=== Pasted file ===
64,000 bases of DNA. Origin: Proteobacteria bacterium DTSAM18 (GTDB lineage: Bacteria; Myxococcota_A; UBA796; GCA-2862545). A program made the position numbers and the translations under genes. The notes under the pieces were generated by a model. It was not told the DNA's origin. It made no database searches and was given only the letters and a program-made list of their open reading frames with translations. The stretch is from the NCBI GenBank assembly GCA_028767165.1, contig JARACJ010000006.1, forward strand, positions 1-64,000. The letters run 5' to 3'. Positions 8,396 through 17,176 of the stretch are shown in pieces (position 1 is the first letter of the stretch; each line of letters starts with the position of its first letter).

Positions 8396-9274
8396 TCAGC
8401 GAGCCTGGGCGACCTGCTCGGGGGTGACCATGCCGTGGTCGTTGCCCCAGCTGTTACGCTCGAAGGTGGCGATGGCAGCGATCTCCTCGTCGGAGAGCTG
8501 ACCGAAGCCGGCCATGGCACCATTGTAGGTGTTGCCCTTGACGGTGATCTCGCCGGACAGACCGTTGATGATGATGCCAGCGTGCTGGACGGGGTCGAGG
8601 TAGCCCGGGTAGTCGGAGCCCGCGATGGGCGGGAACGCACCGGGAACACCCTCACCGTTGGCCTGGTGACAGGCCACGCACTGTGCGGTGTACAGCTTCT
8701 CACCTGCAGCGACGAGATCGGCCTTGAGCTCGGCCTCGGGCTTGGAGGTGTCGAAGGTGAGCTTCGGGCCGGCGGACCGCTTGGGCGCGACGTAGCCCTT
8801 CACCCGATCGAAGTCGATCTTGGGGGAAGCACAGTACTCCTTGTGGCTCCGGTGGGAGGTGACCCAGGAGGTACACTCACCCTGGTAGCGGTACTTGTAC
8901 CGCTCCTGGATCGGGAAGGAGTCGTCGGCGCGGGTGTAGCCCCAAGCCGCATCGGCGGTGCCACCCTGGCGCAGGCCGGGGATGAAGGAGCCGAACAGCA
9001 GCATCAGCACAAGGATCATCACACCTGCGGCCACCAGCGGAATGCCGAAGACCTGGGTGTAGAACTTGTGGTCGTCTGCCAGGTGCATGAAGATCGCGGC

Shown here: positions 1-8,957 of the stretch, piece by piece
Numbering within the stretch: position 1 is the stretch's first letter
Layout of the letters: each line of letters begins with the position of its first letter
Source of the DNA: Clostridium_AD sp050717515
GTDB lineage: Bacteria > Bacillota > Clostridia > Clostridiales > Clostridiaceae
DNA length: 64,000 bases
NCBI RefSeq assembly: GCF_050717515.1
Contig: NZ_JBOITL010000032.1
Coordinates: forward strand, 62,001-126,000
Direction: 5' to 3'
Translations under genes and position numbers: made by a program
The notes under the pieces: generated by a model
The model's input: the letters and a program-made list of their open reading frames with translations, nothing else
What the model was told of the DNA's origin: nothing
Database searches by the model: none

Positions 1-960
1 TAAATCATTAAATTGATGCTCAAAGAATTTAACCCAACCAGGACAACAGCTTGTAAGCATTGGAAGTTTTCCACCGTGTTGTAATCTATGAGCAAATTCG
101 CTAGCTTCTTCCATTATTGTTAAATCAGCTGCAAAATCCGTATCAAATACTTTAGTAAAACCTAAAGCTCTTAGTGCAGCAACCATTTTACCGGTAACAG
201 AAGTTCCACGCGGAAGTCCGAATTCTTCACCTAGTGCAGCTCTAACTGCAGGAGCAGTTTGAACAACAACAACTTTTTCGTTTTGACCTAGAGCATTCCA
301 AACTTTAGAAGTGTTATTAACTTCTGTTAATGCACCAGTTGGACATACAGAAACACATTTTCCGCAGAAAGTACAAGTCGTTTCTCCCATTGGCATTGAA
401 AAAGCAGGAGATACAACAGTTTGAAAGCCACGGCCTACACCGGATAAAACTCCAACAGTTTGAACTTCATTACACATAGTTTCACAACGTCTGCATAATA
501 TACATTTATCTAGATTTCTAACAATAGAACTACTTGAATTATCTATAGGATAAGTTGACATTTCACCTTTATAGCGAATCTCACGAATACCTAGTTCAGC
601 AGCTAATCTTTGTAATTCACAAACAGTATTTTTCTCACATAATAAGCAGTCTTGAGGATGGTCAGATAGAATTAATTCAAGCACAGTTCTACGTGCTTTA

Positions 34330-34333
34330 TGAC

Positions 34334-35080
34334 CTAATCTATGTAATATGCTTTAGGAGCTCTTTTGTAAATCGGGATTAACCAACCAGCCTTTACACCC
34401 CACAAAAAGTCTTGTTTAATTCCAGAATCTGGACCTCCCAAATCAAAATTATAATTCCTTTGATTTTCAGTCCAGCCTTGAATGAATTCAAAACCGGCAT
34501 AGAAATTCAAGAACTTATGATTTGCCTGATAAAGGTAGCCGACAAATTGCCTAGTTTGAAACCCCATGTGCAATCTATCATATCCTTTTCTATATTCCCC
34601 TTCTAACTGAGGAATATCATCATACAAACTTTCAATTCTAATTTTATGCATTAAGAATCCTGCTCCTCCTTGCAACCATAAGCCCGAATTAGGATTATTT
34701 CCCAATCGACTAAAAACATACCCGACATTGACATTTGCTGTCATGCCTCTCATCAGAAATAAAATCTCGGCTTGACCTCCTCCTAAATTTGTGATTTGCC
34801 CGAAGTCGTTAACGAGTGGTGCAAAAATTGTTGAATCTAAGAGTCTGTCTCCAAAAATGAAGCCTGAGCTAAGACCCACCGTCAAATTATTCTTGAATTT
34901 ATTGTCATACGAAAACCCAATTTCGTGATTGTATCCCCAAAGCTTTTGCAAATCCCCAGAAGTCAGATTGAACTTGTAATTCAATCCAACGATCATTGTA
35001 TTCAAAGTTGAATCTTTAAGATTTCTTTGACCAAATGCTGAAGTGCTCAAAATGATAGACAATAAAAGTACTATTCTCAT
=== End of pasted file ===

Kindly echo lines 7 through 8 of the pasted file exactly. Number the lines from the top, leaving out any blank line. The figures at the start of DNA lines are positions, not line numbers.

8701 CACCTGCAGCGACGAGATCGGCCTTGAGCTCGGCCTCGGGCTTGGAGGTGTCGAAGGTGAGCTTCGGGCCGGCGGACCGCTTGGGCGCGACGTAGCCCTT
8801 CACCCGATCGAAGTCGATCTTGGGGGAAGCACAGTACTCCTTGTGGCTCCGGTGGGAGGTGACCCAGGAGGTACACTCACCCTGGTAGCGGTACTTGTAC